Generic Auto Parts – Auto crash parts produced by firms that are not associated with car manufacturers. Insurers consider these parts, when certified, at least as good as those that come from the original equipment manufacturer (OEM).They are often cheaper than the identical part produced by the OEM. (See Crash parts; Aftermarket parts; Competitive replacement parts; Original equipment manufacturer parts /OEM).
Glass Coverage – Coverage for glass breakage cause by all risks; fire and war are sometimes excluded. Insurance can be bought for windows, structural glass, leaded glass, and mirrors. Available with or without a deductible.
Graduated Driver Licenses – Licenses for younger drivers that allow them to improve thier skills. Regulations vary by state, but often restrict night time driving. Young drivers recieve a learner’s permit, followed by a provisional license, before they can receive a standard drivers license.
Gramm-Leach-Bliley Act – Financial services legislation, passed by congress in 1999, that removed Depression-era prohibitions against the combination of commercial banking and investment-banking activities. It allows insurance companies, banks, and securities firms to engage in each others’ activities and own one another.
Group Insurance – A single policy covering a group of individuals, usually employees of the same company or members of the same association and their dependents. Coverage occurs under a master policy issued to the employer or association.
Guarantee Period – Period during which the level of interest specified under a fixed annuity is guaranteed.
Guarantee Death Benefit – Basic death benefits guaranteed under variable annuity contracts.
Guaranteed Income Contract / GIC – Often an option in an employer-sponsored retirement savings plan. Contract between an insurance company and the plan that guarantees a stated rate of return on invested capital over the life of the contract.
Guaranteed Living Benefit – A guarantee in a variable annuity that a certain level of annuity payment will be maintained. Serves as a protection against investment risks. Several types exist.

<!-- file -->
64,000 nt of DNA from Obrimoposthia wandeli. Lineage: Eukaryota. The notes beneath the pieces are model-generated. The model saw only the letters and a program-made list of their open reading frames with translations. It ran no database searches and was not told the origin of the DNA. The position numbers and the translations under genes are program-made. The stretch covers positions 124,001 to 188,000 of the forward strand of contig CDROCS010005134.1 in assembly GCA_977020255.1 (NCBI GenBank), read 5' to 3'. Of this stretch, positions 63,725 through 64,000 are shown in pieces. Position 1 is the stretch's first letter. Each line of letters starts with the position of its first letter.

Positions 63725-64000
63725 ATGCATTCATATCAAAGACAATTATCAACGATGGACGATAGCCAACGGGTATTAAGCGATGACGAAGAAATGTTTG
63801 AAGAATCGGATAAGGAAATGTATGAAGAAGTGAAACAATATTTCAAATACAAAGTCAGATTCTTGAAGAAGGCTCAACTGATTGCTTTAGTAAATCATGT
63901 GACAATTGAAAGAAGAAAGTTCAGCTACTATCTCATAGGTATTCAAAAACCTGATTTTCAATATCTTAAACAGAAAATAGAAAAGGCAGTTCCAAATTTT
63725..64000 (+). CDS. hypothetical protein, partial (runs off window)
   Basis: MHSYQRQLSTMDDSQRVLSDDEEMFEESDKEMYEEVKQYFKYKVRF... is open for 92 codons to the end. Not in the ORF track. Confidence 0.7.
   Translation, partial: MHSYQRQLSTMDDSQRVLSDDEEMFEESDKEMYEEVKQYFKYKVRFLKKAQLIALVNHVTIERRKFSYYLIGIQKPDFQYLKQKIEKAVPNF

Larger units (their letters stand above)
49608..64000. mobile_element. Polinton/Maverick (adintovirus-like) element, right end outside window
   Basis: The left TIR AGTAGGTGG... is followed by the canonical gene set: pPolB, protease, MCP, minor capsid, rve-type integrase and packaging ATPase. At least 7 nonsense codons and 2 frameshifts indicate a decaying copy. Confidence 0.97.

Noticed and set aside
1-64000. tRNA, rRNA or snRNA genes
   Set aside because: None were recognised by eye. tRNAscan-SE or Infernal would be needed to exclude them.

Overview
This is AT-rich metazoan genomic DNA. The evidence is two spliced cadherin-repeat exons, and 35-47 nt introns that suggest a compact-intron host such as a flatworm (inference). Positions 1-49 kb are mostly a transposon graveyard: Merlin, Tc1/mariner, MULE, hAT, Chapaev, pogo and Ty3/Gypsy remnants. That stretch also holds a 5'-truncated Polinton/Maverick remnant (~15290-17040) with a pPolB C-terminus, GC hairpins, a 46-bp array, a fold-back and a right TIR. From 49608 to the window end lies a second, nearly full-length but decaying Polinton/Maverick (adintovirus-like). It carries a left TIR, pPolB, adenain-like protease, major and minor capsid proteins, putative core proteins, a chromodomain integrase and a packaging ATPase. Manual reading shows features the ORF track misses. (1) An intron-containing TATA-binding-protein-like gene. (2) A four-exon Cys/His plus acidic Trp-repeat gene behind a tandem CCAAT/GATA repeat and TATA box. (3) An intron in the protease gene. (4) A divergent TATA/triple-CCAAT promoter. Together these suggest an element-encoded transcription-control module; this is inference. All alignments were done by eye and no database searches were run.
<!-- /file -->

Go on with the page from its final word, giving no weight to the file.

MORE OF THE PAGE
Guaranteed Replacement Cost Coverage – Homeowners policy that pays the full cost of replacing or repairing a damaged or destroyed home, even if it is above the policy limit. (See Extended replacement cost coverage).
Guaranty Fund – The mechanism by which solvent insurers ensure that some of the policyholder and third party claims against insurance companies that fail are paid. Such funds are required in all 50 states, the District of Columbia and Puerto Rico, but the type and amount of claim covered by the und varies from state to state. Some states pay policyholders’ unearned premiums – the portion of the premium for which no coverage was provided because the company was insolvent. Some have deductibles. Guaranty funds are supported by assessments on insurers doing business in the state.
Gun Liability – A new legal concept that holds gun manufacturers liable for the cost of injuries caused by guns. Several cities have filed lawsuits based on this concept.
Hacker Insurance – A coverage that protects businesses engaged in electronic commerce from losses caused by hackers.
Hard Market – A seller’s market in which insurance is expensive and in short supply. (See Property/casualty insurance cycle).
Hazard – A circumstance that increases the likelihood or probable severity of a loss. For example, the storing of explosives in a home basement is a hazard that increases the probability of an explosion.
Health Maintenance Organization (HMO)
Health Reimbursement Arrangement
Health Savings Account
Homeowners Insurance Policy – The typical homeowners insurance policy covers the house, the garage and other structures on the property, as well as personal possessions inside the house such as furniture, appliances and clothing, against a wide variety of perils including windstorms, fire and theft. The extent of the perils covered depends on the type of policy. An all-risk policy offers the broadest coverage. This covers all perils except those specifically excluded in the policy.
Homeowners insurance also covers additional living expenses. Known as Loss of Use, this provision in the policy reimburses the policyholder for the extra cost of living elsewhere while the house is being restored after a disaster. The liability portion of the policy covers the homeowner for accidental injuries cause to third parties and/or their property, such as a guest slipping and falling down improperly maintained stairs. Coverage for flood and earthquake damage is excluded and must be purchased seperately. (See Flood insurance; Earthquake insurance).
House Year – Equal to 365 days of insured coverage for a single dwelling. It is the standard measurment for homeowners insurance.
Hurricane Deductible – A percentage or dollar amount added to a homeowner’s insurance policy to limit an insurer’s exposure to loss from a hurricane. Higher deductibles are instituted in higher risk areas, such as coastal regions. Specific detals, such as the intensity of the storm for the deductible to be triggered and the extent of the high risk area, vary from insurer and state to state.